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Chapter 2: Alternative economies We invite our readers to reconsider and rebalance our individual and collective engagement between theorizing and de- nouncing the multiple ways capitalism denies economic, social, and epistemic justice on one hand, and non-capitalist experiences redress economic, social, and epistemic justice on the other. And then to act in service of these latter. Zanoni et al., 2017, p. 584 Alterity and diversity Alternative economies –more specifically alternative economic and political spaces and practices – here, refers to the “performance

Die neue Share Economy: Bibliotheken der Dinge34 lung der Menschheit nicht zu gefährden, denn notwendig ist z.B. auch eine Er- nährungswende. Aber: Ohne das Sharing von Produkten dürfte dieses Ziel nicht erreicht werden. Sharing bzw. eine Share Economy ist folglich eine unverzichtba- re Strategie, um die soziale und ökologische Dimension einer Nachhaltigen Ent- wicklung zu fördern. Nur mittels Sharing können Lebensqualität und materieller Wohlstand weltweit entweder gesteigert oder erhalten werden, indes gleichzeitig der ökologische Fußabdruck der Menschheit

Money Matters and the Ethics of Representation

Beyond Economy Social Misery and Masochism in Post-Communist Serbian Society (Nikola Ležaić’s Film Tilva Roš) Tanja Zimmermann 1. Depicting social misery in Eastern Europe During the communist period, depictions of social misery in East and Southeast Europe remainedmostly hidden, and people on the brink, perceived as useless “pa- rasites”, were banished from the public sphere and even sent to jail or to a labour camp (Zubkova 2010; Jahn 2010: 135-147; Neuheiser 2011: 109, 110). After the end of communism, they returned to the visual sphere, but their images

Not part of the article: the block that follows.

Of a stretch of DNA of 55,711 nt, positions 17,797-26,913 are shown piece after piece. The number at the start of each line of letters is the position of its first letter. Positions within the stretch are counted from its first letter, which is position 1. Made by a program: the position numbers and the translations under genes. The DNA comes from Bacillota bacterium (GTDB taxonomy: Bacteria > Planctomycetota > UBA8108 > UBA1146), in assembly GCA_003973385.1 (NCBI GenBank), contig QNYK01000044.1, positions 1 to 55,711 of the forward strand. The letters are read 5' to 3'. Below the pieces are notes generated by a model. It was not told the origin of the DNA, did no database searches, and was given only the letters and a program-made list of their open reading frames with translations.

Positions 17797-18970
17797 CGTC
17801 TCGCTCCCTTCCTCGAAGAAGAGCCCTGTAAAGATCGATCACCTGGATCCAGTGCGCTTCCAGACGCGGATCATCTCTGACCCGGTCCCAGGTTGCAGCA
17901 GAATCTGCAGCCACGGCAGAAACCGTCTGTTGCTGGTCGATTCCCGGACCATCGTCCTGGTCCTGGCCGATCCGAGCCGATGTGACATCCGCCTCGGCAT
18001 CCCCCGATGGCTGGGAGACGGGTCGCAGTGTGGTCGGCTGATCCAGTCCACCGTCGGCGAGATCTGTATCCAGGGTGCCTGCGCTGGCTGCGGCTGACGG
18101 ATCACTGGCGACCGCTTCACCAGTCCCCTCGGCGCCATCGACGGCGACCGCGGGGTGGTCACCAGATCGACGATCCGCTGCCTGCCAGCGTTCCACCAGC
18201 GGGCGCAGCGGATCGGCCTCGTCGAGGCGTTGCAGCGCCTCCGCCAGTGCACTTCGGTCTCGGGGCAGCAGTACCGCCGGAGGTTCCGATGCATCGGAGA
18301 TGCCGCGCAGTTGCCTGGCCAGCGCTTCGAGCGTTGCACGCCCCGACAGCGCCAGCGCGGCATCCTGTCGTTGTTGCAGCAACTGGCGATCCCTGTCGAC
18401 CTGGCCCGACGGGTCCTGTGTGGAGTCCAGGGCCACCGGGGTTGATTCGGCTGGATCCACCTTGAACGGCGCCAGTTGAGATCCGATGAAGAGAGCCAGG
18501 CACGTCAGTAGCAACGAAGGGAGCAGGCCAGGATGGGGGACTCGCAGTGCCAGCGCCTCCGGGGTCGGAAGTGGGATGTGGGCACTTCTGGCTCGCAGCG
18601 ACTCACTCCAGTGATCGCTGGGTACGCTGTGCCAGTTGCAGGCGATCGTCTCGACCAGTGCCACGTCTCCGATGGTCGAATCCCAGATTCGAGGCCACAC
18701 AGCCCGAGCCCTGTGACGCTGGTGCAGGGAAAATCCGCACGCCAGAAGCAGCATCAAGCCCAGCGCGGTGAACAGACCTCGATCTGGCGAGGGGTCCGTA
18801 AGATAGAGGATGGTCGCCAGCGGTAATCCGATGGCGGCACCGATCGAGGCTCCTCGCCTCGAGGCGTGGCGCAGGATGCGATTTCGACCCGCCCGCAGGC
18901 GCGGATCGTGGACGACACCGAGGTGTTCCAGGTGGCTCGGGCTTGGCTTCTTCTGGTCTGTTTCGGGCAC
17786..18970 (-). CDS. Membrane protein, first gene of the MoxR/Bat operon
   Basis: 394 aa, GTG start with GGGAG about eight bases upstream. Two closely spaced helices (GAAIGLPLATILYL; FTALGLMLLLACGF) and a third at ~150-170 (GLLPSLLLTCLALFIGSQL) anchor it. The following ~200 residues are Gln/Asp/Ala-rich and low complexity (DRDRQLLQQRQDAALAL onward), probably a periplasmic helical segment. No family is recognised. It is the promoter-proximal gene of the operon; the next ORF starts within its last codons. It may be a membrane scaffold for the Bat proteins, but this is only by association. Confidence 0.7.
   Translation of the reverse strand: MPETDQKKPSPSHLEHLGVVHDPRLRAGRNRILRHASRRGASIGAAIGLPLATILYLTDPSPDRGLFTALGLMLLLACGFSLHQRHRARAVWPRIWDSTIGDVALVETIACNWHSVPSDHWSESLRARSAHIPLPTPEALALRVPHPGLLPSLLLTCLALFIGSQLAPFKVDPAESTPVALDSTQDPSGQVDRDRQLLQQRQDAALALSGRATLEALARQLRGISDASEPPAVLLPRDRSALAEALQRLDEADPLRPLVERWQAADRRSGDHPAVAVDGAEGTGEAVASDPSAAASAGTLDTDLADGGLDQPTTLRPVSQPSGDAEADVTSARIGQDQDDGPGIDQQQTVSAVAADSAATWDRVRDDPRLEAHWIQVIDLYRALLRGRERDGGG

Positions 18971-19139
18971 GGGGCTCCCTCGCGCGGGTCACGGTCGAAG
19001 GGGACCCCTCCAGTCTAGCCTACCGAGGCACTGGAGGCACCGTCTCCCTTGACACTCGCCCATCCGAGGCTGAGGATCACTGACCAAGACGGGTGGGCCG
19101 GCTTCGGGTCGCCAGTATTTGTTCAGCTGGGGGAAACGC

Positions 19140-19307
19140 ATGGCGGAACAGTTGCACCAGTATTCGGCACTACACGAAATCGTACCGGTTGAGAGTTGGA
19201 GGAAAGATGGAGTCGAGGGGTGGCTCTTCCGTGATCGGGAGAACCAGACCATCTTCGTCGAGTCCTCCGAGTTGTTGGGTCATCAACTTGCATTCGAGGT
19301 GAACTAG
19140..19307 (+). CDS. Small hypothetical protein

New Perspectives on Economic Thinking in Great Britain
Die Arbeit an der Geschichte der Informationsgesellschaft
Series: Sozialtheorie
New Perspectives for a Sustainable Economy
Series: Global Studies

DCS | Digital Culture and Society | Vol. 5, Issue 1 | © transcript 2019 DOI 10.14361/dcs-2019-0105 The Political Economy of Cultural Memory in the Videogames Industry Emil Lundedal Hammar Abstract Following the materialist approaches to contemporary digital mem- ory-making, this article explores how unequal access to memory pro- duction in videogames is determined along economic and cultural lines. Based on semi-structured qualitative interviews with different European, Asian and North American historical game developers, I make the case for how materialist

Why Imagined Economies? John Clarke I begin with a puzzle: why talk about imagined economies? In everyday life, economies appear to be exactly the opposite of ‘imagined’: they are material, substantial, overpowering, forceful and constantly demanding our attention. Indeed, we are immersed in economies: we inhabit a global economy, a regional economy, a national economy (and live with the unsettling intersection between them). More abstractly, there are dis- cussions about financial economies (and their opposite ‘real econo- mies’); the learning

Cultures of Economy Theoretical Perspectives Jurij Murašov, Davor Beganović, Andrea Lešić 1. Introduction Thediscussion on “culture” and “economy” is a result of an essential theoretical shift observable since the mid-90s, when one economic crisis began to follow another – namely the crises in connection with the transition process in Eastern Europe and the various and permanent Euro crises, not to mention the cyclical global financial crises. This theoretical shift towards “culture” in academia as well as in the public and political discourses is a reaction to